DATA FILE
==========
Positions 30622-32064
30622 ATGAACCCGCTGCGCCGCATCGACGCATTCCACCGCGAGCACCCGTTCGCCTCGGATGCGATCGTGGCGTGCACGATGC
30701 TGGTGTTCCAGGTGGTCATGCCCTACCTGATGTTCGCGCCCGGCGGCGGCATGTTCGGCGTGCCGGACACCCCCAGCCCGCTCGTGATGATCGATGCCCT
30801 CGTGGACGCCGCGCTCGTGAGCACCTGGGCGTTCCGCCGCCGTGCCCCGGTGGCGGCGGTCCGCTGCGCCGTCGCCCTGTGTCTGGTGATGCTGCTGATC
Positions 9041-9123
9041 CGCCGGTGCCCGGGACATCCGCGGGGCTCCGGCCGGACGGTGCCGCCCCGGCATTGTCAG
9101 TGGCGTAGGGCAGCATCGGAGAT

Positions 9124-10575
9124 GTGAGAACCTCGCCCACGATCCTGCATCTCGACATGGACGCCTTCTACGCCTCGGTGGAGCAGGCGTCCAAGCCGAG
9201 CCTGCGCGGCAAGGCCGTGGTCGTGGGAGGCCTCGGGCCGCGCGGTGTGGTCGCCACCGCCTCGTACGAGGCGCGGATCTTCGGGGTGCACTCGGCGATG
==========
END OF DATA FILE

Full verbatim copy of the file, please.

Positions 30622-32064
30622 ATGAACCCGCTGCGCCGCATCGACGCATTCCACCGCGAGCACCCGTTCGCCTCGGATGCGATCGTGGCGTGCACGATGC
30701 TGGTGTTCCAGGTGGTCATGCCCTACCTGATGTTCGCGCCCGGCGGCGGCATGTTCGGCGTGCCGGACACCCCCAGCCCGCTCGTGATGATCGATGCCCT
30801 CGTGGACGCCGCGCTCGTGAGCACCTGGGCGTTCCGCCGCCGTGCCCCGGTGGCGGCGGTCCGCTGCGCCGTCGCCCTGTGTCTGGTGATGCTGCTGATC
Positions 9041-9123
9041 CGCCGGTGCCCGGGACATCCGCGGGGCTCCGGCCGGACGGTGCCGCCCCGGCATTGTCAG
9101 TGGCGTAGGGCAGCATCGGAGAT

Positions 9124-10575
9124 GTGAGAACCTCGCCCACGATCCTGCATCTCGACATGGACGCCTTCTACGCCTCGGTGGAGCAGGCGTCCAAGCCGAG
9201 CCTGCGCGGCAAGGCCGTGGTCGTGGGAGGCCTCGGGCCGCGCGGTGTGGTCGCCACCGCCTCGTACGAGGCGCGGATCTTCGGGGTGCACTCGGCGATG